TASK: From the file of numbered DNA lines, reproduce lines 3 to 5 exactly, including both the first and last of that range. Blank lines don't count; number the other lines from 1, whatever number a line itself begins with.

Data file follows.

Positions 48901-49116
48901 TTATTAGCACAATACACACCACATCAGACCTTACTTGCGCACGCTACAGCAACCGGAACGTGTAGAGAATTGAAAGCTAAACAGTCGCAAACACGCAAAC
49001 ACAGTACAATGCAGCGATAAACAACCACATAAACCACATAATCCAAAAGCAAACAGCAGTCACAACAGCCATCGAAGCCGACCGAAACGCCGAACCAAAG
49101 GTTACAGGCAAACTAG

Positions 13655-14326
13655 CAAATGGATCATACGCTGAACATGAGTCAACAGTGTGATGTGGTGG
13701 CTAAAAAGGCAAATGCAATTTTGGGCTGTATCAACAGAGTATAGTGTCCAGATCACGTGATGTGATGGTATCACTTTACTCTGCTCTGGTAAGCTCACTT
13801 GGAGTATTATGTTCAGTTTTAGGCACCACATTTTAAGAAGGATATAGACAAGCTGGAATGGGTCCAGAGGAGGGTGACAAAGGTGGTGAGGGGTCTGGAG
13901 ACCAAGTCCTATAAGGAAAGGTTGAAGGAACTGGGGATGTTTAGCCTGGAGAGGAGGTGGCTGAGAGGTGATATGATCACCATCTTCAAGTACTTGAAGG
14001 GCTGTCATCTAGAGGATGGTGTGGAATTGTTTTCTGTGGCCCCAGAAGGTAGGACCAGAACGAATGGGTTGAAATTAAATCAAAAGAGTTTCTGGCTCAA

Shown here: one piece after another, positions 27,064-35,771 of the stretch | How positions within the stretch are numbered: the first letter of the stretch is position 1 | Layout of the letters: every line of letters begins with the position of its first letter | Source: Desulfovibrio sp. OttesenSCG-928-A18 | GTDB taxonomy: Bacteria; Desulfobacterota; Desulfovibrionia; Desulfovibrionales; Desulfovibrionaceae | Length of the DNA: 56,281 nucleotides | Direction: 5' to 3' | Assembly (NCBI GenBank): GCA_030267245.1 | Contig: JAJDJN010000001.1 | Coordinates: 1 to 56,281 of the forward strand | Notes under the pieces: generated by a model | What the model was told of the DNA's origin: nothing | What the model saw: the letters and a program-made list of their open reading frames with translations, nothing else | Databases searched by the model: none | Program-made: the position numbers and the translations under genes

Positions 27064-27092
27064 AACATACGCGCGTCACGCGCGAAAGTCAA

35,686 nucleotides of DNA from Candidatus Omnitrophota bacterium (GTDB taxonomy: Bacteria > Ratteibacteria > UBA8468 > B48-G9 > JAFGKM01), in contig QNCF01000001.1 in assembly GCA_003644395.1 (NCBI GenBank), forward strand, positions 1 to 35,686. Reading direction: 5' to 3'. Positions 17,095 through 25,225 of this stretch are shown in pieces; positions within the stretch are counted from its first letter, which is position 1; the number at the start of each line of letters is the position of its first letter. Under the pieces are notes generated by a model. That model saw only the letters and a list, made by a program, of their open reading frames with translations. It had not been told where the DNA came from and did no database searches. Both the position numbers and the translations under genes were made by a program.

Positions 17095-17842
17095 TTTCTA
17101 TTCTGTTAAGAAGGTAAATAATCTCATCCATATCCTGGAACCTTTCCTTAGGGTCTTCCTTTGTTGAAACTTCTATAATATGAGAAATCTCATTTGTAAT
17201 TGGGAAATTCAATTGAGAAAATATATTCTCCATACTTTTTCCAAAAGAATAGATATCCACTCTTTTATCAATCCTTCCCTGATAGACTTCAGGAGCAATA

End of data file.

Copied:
49001 ACAGTACAATGCAGCGATAAACAACCACATAAACCACATAATCCAAAAGCAAACAGCAGTCACAACAGCCATCGAAGCCGACCGAAACGCCGAACCAAAG
49101 GTTACAGGCAAACTAG

Positions 13655-14326